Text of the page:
The whole point of inheritance is to share a common interface and protocol among many different implementations such that an instance of a derived class can be treated identically to any other instance from any other derived type.

In C++ inheritance also brings with it implementation details, marking (or not marking) the destructor as virtual is one such implementation detail.

Function Binding

Now when a function, or any of its special cases like a constructor or destructor is called, the compiler must choose which function implementation was meant. Then it must generate machine code that follows this intention.

The simplest way to work this would be to select the function at compile time and emit just enough machine code so that regardless of any values, when that piece of code executes, it always runs the code for the function. This works great except for inheritance.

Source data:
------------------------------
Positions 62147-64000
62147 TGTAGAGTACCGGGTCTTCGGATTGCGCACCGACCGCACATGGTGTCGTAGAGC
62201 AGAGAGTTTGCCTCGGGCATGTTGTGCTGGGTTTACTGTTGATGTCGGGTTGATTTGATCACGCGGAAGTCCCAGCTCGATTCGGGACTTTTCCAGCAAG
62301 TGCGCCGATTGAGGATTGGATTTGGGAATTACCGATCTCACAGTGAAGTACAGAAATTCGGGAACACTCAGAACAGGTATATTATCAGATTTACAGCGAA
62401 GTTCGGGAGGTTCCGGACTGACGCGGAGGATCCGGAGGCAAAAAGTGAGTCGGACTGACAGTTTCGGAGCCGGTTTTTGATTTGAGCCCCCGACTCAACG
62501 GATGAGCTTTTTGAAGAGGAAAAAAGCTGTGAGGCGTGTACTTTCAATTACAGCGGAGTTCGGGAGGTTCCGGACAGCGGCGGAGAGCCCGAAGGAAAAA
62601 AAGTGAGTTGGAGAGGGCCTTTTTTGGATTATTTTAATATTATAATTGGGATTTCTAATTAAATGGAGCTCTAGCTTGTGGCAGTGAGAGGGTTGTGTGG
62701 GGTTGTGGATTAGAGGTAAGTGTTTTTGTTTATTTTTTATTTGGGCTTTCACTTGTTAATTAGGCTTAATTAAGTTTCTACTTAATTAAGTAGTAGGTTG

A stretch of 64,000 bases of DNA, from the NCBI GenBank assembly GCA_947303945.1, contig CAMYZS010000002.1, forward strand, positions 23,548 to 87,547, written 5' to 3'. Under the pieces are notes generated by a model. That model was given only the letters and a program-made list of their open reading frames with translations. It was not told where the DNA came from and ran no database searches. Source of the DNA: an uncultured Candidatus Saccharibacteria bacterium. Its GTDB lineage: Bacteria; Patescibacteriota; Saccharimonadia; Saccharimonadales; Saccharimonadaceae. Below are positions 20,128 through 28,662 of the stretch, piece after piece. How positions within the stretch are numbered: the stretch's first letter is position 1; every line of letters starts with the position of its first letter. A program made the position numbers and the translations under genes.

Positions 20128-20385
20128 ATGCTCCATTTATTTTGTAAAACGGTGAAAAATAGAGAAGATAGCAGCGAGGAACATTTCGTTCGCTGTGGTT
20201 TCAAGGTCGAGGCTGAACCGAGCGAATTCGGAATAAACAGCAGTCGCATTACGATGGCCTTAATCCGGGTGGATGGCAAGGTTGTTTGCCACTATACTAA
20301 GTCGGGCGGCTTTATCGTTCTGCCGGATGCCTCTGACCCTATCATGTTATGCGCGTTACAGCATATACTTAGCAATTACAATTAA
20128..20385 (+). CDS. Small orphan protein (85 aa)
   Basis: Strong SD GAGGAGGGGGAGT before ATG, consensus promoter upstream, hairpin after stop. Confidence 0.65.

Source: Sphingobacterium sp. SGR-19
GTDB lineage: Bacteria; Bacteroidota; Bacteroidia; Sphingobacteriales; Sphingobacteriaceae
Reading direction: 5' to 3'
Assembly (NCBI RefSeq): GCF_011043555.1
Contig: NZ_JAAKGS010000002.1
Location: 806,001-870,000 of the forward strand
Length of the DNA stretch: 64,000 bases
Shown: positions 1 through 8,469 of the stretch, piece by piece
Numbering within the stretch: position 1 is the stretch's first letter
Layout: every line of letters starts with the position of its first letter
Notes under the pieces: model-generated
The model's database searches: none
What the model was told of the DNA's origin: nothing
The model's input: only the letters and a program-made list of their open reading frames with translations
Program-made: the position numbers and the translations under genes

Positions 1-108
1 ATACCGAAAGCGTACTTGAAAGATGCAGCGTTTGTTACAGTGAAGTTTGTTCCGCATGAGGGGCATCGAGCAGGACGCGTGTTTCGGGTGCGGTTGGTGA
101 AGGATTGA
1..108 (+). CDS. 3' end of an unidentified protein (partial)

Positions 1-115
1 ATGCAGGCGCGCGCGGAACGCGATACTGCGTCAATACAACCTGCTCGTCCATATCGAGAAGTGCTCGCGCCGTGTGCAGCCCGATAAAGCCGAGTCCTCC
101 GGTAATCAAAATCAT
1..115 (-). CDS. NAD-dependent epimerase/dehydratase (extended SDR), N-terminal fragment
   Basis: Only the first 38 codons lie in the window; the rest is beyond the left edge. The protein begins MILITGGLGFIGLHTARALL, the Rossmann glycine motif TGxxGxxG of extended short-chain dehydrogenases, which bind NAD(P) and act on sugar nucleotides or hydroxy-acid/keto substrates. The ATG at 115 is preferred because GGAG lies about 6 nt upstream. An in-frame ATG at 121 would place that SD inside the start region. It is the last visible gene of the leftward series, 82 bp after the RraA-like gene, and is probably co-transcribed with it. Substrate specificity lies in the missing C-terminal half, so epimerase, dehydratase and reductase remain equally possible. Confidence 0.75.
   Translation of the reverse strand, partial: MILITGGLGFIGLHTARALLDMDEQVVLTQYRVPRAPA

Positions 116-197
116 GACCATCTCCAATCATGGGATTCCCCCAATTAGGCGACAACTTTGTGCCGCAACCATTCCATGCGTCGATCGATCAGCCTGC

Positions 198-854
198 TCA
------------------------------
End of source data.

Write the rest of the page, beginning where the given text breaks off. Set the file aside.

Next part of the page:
If we have a base class with a function (could be any function, including the constructor or destructor) and your code calls a function on it, what does this mean?

Taking from your example, if you called initialize_vector() the compiler has to decide if you really meant to call the implementation found in Base, or the implementation found in Derived. There are two ways to decide this:

  1. The first is to decide that because you called from a Base type, you meant the implementation in Base.
  2. The second is to decide that because the runtime type of the value stored in the Base typed value could be Base, or Derived that the decision as to which call to make, must be made at runtime when called (each time it is called).